Saturday, February 23, 2008

Spring training day in photos: I forgive you, Aaron !@#$&% Boone

Aaron Boone looks at me like I'm stupid. He wants to say to me, "Are you serious? I'm trying to sign this bat. Stop taking photos! Let me concentrate! Does this look easy to you?"

Aaron Boone plays catch with Dmitri Young.

Aaron Boone does fielding drills with inferior teammates.

It was day two for me at Washington Nationals spring training. It was day one with my new 18-200mm zoom lens ... with vibration reduction. Some shots came out all right. Others did not. I've learned a lot I can do differently tomorrow.

The position players arrived today, and the workout started a bit late - at 10 a.m. instead of 9:30. I was there for the entire thing. And boy, was it great.

The weather has been warmer than usual, but it isn't humid as it usually is, so it felt like a hot summer day in Maine. It was bearable, but I now have a red face and arms because of it.

The first player I noticed was Aaron Boone, the much-hated former third baseman for the New York Yankees. Much-hated, that is, to Red Sox fans. He was the one compared to Bucky Dent and credited for perpetuating the Curse of the Bambino when he cranked an 13th-inning homer over the left-field wall to give the Yanks the American League Championship over the Sox.

Live and let live, though. He's not working for the Evil Empire anymore. He's a good guy now.

Players split into four groups and scattered first to the batting cages, then to four separate practice fields for situation drills in fielding, hitting and base-running. It reminded me of my high school glory days at second base: The professionals get the same couching in the fundamentals that I did.

Some drills take tremendous mental sharpness. As catcher Johnny Estrada hit, the couch tossing the easy cheese barked out situations, demanding that the hitter react in a matter of seconds and do the right thing with the bat.

"Man on third, nobody out." He drills a fly ball to center field.

"Man on second, nobody out." He grounds a sacrifice to first base.

"Man first, two out." Base hit, right field.


The concessions (above: workers smiling because I befriended them) were surprisingly cheap. Two bucks for a hot dog. Two bucks for a soda. I would rather not pay two George Washingtons for a Diet Coke, but the hot dog was worth it.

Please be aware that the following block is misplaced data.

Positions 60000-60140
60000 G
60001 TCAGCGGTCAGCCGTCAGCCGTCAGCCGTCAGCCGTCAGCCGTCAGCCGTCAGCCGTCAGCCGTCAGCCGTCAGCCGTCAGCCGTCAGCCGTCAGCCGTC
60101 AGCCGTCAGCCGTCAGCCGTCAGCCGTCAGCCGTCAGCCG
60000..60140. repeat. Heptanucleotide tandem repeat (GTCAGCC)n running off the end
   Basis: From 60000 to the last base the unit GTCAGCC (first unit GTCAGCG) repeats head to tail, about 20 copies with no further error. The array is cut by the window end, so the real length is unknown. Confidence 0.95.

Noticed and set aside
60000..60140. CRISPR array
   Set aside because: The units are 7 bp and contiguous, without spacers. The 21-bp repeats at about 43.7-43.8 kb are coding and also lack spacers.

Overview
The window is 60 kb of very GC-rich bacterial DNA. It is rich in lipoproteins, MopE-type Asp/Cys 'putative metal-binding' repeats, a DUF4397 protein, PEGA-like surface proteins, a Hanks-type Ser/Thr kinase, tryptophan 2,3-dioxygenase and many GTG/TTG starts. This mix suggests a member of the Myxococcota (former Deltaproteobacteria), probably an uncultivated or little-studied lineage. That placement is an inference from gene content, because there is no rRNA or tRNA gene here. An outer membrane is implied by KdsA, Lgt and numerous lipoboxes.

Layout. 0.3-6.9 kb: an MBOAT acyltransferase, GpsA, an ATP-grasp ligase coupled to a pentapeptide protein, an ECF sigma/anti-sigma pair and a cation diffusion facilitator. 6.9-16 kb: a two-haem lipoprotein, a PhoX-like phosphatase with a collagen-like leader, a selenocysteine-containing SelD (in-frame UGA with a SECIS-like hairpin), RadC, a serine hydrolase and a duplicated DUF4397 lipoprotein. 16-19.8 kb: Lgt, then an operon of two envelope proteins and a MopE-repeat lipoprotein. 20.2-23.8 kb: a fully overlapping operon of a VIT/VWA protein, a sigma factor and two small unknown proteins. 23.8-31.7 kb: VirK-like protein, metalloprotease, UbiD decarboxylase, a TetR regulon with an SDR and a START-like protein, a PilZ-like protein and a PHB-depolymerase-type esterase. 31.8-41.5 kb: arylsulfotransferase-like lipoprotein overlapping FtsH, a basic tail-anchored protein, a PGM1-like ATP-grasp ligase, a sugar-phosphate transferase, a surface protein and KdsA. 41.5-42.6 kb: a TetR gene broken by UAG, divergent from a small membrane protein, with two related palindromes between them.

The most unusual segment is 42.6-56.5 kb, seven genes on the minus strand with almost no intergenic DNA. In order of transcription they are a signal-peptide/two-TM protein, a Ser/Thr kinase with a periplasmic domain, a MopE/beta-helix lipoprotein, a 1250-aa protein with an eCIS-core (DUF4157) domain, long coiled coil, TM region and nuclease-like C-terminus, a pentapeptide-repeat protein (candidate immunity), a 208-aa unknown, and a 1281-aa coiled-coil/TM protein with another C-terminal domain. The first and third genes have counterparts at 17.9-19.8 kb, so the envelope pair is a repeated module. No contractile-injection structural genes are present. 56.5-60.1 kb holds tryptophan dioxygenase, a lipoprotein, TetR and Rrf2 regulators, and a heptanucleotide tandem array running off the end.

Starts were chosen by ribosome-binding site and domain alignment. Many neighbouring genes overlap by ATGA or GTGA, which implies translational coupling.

As the players were walking off the field, fans again swarmed around them. Mostly, they were bugging Barry Larkin, above, the former Cincinnati Reds star shortstop who works for the Nats in some capacity. I was taking a lot of photos, but I wasn't interested in autographs. But I asked myself, "Why not? Duh, you only live twice. You might as well."



So I paid $8 for a Nats logo-emblazoned baseball and got signatures from Larkin, Boone, wannabe first baseman Nick Johnson (both photos above, also a former Yank), wannabe first baseman Dmitri Young, right-fielder Austin Kearns and shortstop Felipe Lopez.

Man, if I got that many autographs of that great quality, imagine what I could do if I actually tried.


The best part of Friday was when a local ABC sports reporter from Washington asked Young, above, about the meaning of playing in D.C.

"New York is a nice city and everything. That's where all the money is," he said. "But Washington is our nation's capital. There's nothing better than our nation's capital."

Well, it's a close second behind Maine.

Christian Guzman plays toss with a special, nearly pocketless infielder's glove meant to facilitate quick and easy transfer from glove to throwing hand.

Lovable catcher Johnny Estrada models his tats.

Catcher Paul Lo Duca says, "Ball. ... Ball ball ball ball ball ball. Yaayyyyy. Ball."

At least one of the fans at the fence was suspicious of the clicking behind him.

The workout wasn't very physical, but these players found the need to jog. Slow down, guys. You're gonna have a heart attack.

Uh, it's a basket of balls on one of the practice fields.

This is the souvenir trailer where I dished out the eight smackers for a ball for autographs.

The Boys of Spring home

No comments: